Hungrily I eat my toast and peanut butter. And then, when I finish, I turn on the shower. Which means I can now take off the Halloween mask, its purpose having been to remain uncomfortably on my head until I remember to turn on the shower. (Although what a hairy Wookiee has to do with cleanliness, I could not possibly say. Sometimes my mnemonics make sense, sometimes they do not. Often this is the result of what lay at hand when the need to place another element in my routine arose.)
So I shower, stumble across more mnemonics, drink another glass of water and read the newspaper (whose presence, outside my door, a pair of sunglasses dangling in the shower closet alerted me to). This all takes about two hours of my time. And then upon the completion of morning tasks, I sit down at my dining table on whose uncluttered surface there rest only three objects. My diary, whose last entry was written some fourteen years ago, my laptop and an old yellow tooth. The diary has been patiently awaiting this moment for some time, the moment at which I would begin telling my story, and I will open it soon. But first the tooth, an old molar that rests on top of my laptop. The tooth has become my lucky charm, a reminder that I cannot be beaten. So I pick up the tooth, hold it clenched in my fist and close my eyes. And feeling warmed by this mnemonic of strength, I open the computer to record the morning's events. But then I can't remember the order in which I just performed my morning tasks. (You might at this point be forgiven for making the following observation – it may require more than one gentle stroll to propel me back into the world of normality.)
I sigh an enormous sigh, leave my computer again and head to the bedroom once more where I stand, hands on hips, staring at my bed. Every night when I try to climb into bed, I find I cannot get under the covers because an assortment of glasses, plates, bowls and various other gimcracks and gewgaws block my way. And so every day ends with the same laborious task. Each night before sleep I move around the apartment carefully replacing all of my physical mnemonics in their correct positions to establish the next day's successful routine.
Today I rearrange my mnemonics early, taking notes as I go, so that I can type out for you the details of my morning routine. A morning routine that, today, failed to attain completion until gone three in the afternoon. Which means I now have to shift my afternoon routine to the evening and my evening routine close to bedtime. But never mind, I refuse to allow minor setbacks to hinder my recovery. And were it not for my ingenious system of physical mnemonics, nothing whatsoever would have been accomplished today.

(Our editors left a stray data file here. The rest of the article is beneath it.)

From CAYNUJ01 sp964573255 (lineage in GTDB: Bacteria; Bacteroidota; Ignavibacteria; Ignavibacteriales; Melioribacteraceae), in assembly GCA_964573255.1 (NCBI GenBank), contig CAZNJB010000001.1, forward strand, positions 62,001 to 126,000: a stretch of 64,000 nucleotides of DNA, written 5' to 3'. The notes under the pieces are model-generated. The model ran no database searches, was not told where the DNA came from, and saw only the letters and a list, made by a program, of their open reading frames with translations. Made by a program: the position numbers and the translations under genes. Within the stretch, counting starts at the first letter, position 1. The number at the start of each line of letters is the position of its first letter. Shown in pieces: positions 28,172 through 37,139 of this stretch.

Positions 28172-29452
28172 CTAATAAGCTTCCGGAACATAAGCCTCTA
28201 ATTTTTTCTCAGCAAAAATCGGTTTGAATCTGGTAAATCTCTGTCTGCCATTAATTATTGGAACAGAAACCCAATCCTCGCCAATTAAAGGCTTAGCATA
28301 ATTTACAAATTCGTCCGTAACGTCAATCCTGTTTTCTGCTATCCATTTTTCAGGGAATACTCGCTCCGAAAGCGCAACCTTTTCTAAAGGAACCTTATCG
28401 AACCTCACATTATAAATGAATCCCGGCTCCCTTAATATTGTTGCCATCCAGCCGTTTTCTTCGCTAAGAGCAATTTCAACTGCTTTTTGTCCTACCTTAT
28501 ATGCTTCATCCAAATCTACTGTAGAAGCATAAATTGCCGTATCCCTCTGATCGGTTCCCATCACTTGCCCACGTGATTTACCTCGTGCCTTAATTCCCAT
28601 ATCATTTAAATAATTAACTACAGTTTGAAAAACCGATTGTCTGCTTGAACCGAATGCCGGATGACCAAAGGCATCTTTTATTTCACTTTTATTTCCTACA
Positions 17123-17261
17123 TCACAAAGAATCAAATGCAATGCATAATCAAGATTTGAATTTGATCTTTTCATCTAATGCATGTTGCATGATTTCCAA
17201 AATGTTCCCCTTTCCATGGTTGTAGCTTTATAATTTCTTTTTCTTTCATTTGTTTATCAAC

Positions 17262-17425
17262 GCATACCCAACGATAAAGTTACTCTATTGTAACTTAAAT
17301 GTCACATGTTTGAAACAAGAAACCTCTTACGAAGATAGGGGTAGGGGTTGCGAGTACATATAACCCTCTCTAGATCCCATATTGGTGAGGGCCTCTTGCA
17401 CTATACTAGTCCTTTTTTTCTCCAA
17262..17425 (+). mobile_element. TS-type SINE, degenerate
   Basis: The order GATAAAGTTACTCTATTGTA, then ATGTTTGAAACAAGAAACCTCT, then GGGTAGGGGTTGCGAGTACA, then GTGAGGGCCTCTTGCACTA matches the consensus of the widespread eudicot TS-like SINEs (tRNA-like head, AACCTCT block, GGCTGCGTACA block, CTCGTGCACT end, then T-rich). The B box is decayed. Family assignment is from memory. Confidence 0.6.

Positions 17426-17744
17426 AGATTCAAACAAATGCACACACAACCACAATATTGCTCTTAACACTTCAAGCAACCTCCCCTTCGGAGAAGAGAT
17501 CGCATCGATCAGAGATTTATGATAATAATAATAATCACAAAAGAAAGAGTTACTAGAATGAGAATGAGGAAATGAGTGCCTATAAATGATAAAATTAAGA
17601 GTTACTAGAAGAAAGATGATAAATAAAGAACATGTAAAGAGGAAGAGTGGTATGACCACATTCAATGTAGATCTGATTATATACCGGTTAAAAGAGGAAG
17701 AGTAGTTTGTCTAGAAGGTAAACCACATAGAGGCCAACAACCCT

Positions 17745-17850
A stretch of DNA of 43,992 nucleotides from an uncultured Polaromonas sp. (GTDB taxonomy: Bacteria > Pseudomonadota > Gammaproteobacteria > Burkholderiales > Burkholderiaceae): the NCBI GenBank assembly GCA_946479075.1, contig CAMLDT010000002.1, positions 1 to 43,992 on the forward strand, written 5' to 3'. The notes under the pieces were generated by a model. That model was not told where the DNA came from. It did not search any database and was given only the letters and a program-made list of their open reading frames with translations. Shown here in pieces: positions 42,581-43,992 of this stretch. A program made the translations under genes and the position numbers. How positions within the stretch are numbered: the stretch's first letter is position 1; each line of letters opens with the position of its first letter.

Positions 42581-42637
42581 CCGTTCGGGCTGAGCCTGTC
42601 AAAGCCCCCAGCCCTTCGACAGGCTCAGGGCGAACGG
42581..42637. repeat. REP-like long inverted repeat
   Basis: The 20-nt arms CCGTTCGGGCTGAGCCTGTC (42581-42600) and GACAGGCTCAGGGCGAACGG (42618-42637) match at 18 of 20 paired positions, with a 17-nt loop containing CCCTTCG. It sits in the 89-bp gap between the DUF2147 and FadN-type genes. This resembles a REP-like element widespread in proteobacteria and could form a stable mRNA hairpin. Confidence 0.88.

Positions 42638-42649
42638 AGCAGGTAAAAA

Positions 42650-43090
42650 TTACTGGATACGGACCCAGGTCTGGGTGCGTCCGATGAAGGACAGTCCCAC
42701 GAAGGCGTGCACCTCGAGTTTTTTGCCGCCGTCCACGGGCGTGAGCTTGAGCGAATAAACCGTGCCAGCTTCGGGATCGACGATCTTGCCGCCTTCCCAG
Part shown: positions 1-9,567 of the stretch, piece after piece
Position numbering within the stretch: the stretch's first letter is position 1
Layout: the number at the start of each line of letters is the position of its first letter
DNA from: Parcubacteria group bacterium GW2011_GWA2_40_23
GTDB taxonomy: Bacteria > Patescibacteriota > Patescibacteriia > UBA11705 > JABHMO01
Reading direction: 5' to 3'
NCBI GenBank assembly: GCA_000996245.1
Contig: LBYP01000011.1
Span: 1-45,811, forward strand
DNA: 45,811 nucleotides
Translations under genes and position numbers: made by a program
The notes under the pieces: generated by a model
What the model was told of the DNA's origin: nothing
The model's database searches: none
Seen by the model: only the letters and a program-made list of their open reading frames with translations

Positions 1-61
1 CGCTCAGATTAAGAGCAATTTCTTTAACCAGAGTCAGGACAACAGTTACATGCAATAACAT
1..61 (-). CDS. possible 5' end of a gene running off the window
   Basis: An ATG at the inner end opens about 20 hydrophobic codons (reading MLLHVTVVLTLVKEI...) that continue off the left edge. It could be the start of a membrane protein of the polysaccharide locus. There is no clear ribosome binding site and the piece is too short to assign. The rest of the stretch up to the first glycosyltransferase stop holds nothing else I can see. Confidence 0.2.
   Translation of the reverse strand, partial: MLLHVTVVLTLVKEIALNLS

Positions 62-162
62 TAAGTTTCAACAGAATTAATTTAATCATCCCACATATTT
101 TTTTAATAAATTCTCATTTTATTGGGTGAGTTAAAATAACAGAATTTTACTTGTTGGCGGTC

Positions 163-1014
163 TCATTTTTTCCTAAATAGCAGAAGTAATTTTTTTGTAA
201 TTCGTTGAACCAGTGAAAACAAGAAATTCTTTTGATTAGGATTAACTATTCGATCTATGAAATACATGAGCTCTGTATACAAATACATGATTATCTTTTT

All of this thinking about mnemonic ingenuity puts me in a delightful mood. Yes, my thoughts will be sharp once more. I will spend every day in training. Slowly I will regain my strength, the very best of my mind.
Suddenly my mood becomes so fresh, so clear, that something wonderful jumps right into my head, something I have been unable to recall for the last three years – the mnemonic significance of the salad bowl. Ha, no, not any sort of unkind reflection on the size or health of my genitals. Yes, something so obvious.
Dressing. Salad: dressing!
I have five weeks.
* * *
IV(i) Jolyon rubbed his bag-strangled hands. Yes, he was feeling crabby. But he was feeling crabby because several second-year students had been posted at Pitt's front lodge precisely for the purpose of helping freshers carry bags and find rooms. And two of them were currently assisting a boy whose entire bearing suggested he came from a life of perpetual privilege. The boy's father – Admiral? Lord? Sir? – had commandeered a luggage cart which was now piled high with enough bags for a maharaja. So in fact the second years were lolling behind carrying nothing at all. Instead they were listening politely to the boy's mother who was telling them about little Toby's recent summer, half of which had been spent gaining impossibly valuable work experience in the offices of the Foreign Secretary, a personal friend, and the other half in Argentina participating in a polo tournament.
Excerpted from Black Chalk by Christopher J. Yates. Copyright © 2013 Christopher J. Yates. Excerpted by permission of Picador.
All rights reserved. No part of this excerpt may be reproduced or reprinted without permission in writing from the publisher.
Excerpts are provided by Dial-A-Book Inc. solely for the personal use of visitors to this web site.
Most Helpful Customer Reviews